Events and Activities
New publication on rural Japan
Several DIJ researchers, alumni, and affiliates – including Sonja Ganseforth, Daniel Kremers, Susanne Brucksch, and Hanno Jentzsch – have contributed to this new publication on transformations, political innovations, and new residents in rural Japan. The edited volume also contains a section on different conceptualizations for a new understanding of rural Japan that goes beyond the widespread negative perceptions on the future of the countryside.
“Japan’s New Ruralities addresses the complexity of rural decline in the context of debates on globalization and power differences. As such, it will be of interest to students and scholars of sociology, anthropology, human geography and politics, as well as Japanese Studies” (from publisher website). The volume is co-edited by Wolfram Manzenreiter, former DIJ research fellow Ralph Lützeler, and Sebastian Polak-Rottmann. It is published in the Nissan Institute/Routledge Japanese Studies series and available as hardback, paperback, and eBook.
New Study: Use of robotic devices in elderly care in Japan
As part of a study conducted by the IGES Institute, Berlin, Franz Waldenberger (Director of DIJ) and Sieun Park (Scholarship student at DIJ) investigated to what extent robotic devices were applied in elderly care in Japan, how practitioners assessed their potential and what difficulties stood in the way of the spread of the technology. Given the severe labor shortage in elderly care, these questions are of utmost importance. The study was prepared for the German Federal Ministry for Economic Affairs and Energy. An abridged version of the final report (in German) can be downloaded here.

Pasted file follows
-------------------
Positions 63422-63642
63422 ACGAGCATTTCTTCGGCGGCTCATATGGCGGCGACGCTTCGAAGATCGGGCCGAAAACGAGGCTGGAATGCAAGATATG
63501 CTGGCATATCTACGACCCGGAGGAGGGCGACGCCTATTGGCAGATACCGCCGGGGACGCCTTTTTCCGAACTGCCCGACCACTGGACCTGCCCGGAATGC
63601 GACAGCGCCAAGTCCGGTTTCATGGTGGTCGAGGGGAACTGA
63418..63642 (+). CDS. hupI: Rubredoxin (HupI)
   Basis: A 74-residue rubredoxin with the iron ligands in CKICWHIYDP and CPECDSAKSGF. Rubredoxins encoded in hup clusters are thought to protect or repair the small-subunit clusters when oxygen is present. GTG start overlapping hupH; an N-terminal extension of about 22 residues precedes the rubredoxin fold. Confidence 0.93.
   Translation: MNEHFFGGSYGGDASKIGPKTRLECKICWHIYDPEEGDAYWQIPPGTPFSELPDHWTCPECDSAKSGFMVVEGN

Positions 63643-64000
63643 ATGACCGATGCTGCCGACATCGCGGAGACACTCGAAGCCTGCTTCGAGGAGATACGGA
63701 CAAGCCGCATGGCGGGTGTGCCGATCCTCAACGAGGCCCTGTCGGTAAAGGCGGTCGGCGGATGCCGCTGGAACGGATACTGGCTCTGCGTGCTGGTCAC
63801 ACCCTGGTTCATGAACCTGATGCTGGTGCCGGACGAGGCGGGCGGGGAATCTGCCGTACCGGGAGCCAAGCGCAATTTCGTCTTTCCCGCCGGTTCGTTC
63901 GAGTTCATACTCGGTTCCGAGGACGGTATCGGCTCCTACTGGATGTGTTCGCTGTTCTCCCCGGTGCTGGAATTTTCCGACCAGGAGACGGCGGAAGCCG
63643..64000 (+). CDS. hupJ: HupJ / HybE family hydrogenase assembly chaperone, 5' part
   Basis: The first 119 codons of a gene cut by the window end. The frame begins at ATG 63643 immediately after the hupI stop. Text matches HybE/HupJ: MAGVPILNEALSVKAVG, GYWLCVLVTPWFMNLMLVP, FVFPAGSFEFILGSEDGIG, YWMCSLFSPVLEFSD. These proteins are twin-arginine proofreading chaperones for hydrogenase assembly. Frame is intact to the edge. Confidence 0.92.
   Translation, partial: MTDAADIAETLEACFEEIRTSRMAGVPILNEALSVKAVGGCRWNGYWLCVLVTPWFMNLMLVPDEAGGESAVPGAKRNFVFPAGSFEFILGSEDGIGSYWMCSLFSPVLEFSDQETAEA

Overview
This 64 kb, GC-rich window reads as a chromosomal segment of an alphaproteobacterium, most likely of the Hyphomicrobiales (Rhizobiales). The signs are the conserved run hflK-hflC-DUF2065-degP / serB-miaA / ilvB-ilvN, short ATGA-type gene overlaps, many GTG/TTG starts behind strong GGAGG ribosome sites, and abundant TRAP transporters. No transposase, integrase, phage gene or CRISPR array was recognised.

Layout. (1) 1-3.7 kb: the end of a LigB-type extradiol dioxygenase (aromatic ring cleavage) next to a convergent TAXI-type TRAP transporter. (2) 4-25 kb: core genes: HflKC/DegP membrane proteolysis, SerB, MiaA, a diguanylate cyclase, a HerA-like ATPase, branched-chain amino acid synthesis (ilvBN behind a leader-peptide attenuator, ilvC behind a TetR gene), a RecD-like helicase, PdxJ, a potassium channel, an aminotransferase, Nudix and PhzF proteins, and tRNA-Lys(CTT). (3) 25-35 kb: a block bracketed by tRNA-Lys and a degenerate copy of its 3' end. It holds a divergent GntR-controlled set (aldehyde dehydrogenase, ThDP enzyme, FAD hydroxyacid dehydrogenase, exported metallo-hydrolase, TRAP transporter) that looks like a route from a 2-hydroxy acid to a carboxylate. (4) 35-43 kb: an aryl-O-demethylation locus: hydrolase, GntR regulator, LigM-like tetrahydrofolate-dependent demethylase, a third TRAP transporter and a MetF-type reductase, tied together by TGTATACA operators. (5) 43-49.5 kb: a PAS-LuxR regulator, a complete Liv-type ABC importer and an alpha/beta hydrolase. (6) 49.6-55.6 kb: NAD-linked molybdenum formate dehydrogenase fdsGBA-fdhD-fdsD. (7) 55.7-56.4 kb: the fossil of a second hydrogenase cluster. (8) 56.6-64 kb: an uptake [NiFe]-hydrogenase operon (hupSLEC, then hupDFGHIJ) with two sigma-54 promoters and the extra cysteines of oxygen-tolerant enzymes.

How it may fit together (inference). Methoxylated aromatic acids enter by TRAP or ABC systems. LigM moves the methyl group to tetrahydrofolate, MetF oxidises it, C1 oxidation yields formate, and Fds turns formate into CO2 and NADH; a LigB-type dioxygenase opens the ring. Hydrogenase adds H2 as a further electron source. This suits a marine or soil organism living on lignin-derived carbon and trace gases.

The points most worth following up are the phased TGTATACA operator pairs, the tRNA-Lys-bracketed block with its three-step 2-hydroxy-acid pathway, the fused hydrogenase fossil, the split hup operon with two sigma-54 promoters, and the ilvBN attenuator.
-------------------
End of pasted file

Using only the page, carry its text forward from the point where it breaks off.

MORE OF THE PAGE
New Article on Anti-Olympic Opposition in Japan
Since the radicalization of some leftist movements in the 1960s and 1970s, political activism in Japan is often met with skepticism or suspicion, and social movements are largely characterized by small and senior membership. Anti-Olympic opposition in Japan is largely sustained by activist veterans from this “invisible civil society”. While this activism may alienate the public, connections to other Japanese social movements are rich, especially to the anti-nuclear movement that has emerged since the 2011 nuclear disaster.